3 Ways To Bravely Be Heard In Meetings

The word “meetings” cast fear in the hearts of many but let’s face it, the workplace is filled with meetings and those by a different name – conference, townhall, powwow, get-together, panel, round-table, summit, workshop, session, gathering, huddle (gasp!)… and more.

This blog post is not to make fun of how much time is spent needlessly in meetings (Scott Adams already rules this via Dilbert):

Credit: Scott Adams "Optimal Meeting Density"

My focus is to ignite those who seldom get heard in meetings and yet are
frustrated with the progress and/or outcome

When someone says “take courage to speak up”, it seems to favor speaking hastily and speaking for the sake of being heard. Thus there is often a preference to say less and err less; but this isn’t satisfactory to many who often feel muted.

The learning is not to wait until you have an original idea or something different to speak up. Imagine if we spoke only when we know we are right or when it’s safe… how little meaningful interaction would result, with so much less collaboration on ideas and new discoveries. 

Here are 3 ways you can bravely, and respectably, be heard in meetings:

1. Ask clarifying questions

The first and easiest way to be heard in meetings is to ask questions clarifying what is bring discussed. Be applauded for boldly seeking clarity on what was just said. Some benchmarks of a great clarifying question include:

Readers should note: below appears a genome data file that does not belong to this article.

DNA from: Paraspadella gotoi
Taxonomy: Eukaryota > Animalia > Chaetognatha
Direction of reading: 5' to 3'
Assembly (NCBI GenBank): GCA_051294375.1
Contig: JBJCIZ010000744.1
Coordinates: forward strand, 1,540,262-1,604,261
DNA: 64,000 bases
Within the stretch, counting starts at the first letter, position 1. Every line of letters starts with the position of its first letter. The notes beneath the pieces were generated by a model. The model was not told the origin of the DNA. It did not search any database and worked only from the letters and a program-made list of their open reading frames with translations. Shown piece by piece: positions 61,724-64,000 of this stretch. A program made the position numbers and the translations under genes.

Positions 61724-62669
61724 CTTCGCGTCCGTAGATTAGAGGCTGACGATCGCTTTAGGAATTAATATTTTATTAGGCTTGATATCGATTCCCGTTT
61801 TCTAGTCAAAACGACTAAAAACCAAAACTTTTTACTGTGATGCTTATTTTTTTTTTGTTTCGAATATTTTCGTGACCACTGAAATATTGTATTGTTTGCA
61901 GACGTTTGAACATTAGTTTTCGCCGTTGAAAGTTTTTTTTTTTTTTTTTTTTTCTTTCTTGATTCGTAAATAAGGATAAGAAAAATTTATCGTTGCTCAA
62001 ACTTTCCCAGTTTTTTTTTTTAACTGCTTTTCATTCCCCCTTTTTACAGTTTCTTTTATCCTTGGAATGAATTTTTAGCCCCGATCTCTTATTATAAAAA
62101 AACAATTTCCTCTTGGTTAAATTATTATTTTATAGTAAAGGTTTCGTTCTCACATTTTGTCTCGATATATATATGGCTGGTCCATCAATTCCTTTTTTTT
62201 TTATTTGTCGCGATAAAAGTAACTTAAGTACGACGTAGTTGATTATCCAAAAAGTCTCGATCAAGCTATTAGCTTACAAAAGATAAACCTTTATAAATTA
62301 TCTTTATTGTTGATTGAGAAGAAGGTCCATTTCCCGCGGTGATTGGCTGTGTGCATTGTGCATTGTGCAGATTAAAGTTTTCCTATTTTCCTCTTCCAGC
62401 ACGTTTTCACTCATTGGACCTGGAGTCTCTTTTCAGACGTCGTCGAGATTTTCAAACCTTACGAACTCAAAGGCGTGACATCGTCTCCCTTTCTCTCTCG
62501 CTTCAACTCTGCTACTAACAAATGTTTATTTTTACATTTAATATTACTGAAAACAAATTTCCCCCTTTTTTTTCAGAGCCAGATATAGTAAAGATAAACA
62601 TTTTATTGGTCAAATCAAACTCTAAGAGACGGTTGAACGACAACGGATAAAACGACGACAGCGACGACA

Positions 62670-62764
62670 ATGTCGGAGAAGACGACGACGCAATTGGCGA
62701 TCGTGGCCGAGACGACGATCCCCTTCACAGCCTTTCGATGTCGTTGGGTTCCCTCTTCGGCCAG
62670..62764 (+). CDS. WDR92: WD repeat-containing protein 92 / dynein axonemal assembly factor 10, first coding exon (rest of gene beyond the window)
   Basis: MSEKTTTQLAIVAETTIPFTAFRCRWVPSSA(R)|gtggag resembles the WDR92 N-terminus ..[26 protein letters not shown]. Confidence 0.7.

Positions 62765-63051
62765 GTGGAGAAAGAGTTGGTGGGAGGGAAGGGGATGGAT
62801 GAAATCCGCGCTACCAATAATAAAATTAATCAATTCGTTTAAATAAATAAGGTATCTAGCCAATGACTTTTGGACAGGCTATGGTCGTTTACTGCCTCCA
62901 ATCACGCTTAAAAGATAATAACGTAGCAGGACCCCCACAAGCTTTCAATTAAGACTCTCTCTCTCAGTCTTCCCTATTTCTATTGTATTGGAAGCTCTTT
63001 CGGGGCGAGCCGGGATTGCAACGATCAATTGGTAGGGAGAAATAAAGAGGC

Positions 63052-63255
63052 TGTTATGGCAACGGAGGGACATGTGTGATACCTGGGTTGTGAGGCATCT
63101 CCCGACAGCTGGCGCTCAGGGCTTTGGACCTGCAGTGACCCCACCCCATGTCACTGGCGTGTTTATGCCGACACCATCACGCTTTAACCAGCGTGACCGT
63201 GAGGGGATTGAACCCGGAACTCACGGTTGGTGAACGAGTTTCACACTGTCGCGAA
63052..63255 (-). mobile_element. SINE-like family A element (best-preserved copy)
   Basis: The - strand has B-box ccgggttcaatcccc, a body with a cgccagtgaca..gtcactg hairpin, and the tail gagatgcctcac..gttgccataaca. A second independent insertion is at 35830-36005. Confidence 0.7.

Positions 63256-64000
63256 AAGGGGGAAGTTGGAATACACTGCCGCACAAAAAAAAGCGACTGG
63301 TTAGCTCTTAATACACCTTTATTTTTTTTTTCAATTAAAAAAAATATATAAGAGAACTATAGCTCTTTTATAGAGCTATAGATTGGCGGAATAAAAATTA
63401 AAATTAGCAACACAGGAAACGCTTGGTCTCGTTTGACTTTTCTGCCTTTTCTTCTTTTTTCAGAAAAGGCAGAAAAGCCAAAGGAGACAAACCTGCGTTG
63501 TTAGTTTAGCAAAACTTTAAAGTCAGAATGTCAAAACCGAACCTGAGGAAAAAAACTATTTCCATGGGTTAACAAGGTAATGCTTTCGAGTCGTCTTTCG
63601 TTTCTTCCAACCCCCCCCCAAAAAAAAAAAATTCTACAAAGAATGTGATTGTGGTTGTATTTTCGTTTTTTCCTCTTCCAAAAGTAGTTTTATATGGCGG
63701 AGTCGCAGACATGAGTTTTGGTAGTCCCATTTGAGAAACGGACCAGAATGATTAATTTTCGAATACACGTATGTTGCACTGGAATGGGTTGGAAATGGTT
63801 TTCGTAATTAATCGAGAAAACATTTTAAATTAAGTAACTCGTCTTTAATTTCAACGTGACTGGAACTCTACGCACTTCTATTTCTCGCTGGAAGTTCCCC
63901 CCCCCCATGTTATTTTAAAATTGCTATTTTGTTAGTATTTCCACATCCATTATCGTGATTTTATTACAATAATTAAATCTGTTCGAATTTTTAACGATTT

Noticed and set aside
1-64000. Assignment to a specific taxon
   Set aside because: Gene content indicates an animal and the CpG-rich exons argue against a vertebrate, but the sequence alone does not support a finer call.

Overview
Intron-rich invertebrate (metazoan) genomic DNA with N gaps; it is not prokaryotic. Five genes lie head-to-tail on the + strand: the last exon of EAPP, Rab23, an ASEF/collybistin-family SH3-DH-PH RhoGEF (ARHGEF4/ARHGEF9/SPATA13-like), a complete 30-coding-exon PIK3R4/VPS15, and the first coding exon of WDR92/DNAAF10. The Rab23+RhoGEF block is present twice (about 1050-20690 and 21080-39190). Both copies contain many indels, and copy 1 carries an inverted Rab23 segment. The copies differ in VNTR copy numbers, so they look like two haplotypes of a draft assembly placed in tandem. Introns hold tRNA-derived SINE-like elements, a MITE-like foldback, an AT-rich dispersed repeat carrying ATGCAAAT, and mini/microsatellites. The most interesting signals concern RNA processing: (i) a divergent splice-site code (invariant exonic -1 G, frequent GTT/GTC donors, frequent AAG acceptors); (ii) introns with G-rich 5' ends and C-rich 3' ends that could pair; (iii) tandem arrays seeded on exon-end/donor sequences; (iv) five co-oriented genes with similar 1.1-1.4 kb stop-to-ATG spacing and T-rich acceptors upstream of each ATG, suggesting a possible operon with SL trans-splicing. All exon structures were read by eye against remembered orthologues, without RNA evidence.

• being relevant to the topic
  • helping uncover new knowledge
  • promotes understanding with people present
  • being asked in a manner that is open and receptive

2. Second a good idea

Never underestimate the importance of recognizing potential/merit in a good idea and being the first to vouch for it. Let others know that you’re actively listening and help expand a good idea with valuable input while you’re at it.
*No harm making a friend-ally or two while you’re being sincerely supportive. You never know when they will also do it for you someday*

3. Seek confirmation on meeting outcomes

Many meeting participants just depend on the meeting organizer or lead to wrap things up. However, in cases where the outcomes are unclear or less than satisfactory, chipping in with your voice will help. Simple and unassuming questions like these can help you get heard in meetings.

  • “Can we take a few minutes to recap the next steps?”
  • “What are the key decisions from this meeting?”
  • “Which of our meeting objectives did we achieve?”
  • “Who is responsible for taking this forward?”

It is seldom done and you’ll be remembered for it.

With the above 3 methods, I hope you are inspired to be boldly constructive whilst speaking up and getting heard in meetings and not suffer death by powerpoint.

Refreshing Chai